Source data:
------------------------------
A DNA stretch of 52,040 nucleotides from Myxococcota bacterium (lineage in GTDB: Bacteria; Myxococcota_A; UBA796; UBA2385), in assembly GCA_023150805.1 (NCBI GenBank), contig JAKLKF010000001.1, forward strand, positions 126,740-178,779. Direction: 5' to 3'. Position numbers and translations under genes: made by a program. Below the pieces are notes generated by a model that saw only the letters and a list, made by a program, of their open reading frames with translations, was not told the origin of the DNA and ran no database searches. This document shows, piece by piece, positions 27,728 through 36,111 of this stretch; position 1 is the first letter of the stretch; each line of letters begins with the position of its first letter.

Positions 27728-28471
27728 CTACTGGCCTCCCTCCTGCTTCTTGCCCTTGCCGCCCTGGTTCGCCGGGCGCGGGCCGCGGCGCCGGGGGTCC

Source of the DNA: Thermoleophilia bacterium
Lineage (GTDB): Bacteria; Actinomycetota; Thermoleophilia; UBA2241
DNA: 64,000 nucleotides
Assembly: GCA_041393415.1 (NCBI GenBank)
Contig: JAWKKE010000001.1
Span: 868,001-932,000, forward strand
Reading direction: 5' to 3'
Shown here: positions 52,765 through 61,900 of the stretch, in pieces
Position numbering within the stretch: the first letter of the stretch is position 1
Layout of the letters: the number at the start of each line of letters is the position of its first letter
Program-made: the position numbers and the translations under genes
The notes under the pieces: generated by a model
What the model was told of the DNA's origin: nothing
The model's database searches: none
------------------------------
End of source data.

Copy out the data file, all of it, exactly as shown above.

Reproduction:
A DNA stretch of 52,040 nucleotides from Myxococcota bacterium (lineage in GTDB: Bacteria; Myxococcota_A; UBA796; UBA2385), in assembly GCA_023150805.1 (NCBI GenBank), contig JAKLKF010000001.1, forward strand, positions 126,740-178,779. Direction: 5' to 3'. Position numbers and translations under genes: made by a program. Below the pieces are notes generated by a model that saw only the letters and a list, made by a program, of their open reading frames with translations, was not told the origin of the DNA and ran no database searches. This document shows, piece by piece, positions 27,728 through 36,111 of this stretch; position 1 is the first letter of the stretch; each line of letters begins with the position of its first letter.

Positions 27728-28471
27728 CTACTGGCCTCCCTCCTGCTTCTTGCCCTTGCCGCCCTGGTTCGCCGGGCGCGGGCCGCGGCGCCGGGGGTCC

Source of the DNA: Thermoleophilia bacterium
Lineage (GTDB): Bacteria; Actinomycetota; Thermoleophilia; UBA2241
DNA: 64,000 nucleotides
Assembly: GCA_041393415.1 (NCBI GenBank)
Contig: JAWKKE010000001.1
Span: 868,001-932,000, forward strand
Reading direction: 5' to 3'
Shown here: positions 52,765 through 61,900 of the stretch, in pieces
Position numbering within the stretch: the first letter of the stretch is position 1
Layout of the letters: the number at the start of each line of letters is the position of its first letter
Program-made: the position numbers and the translations under genes
The notes under the pieces: generated by a model
What the model was told of the DNA's origin: nothing
The model's database searches: none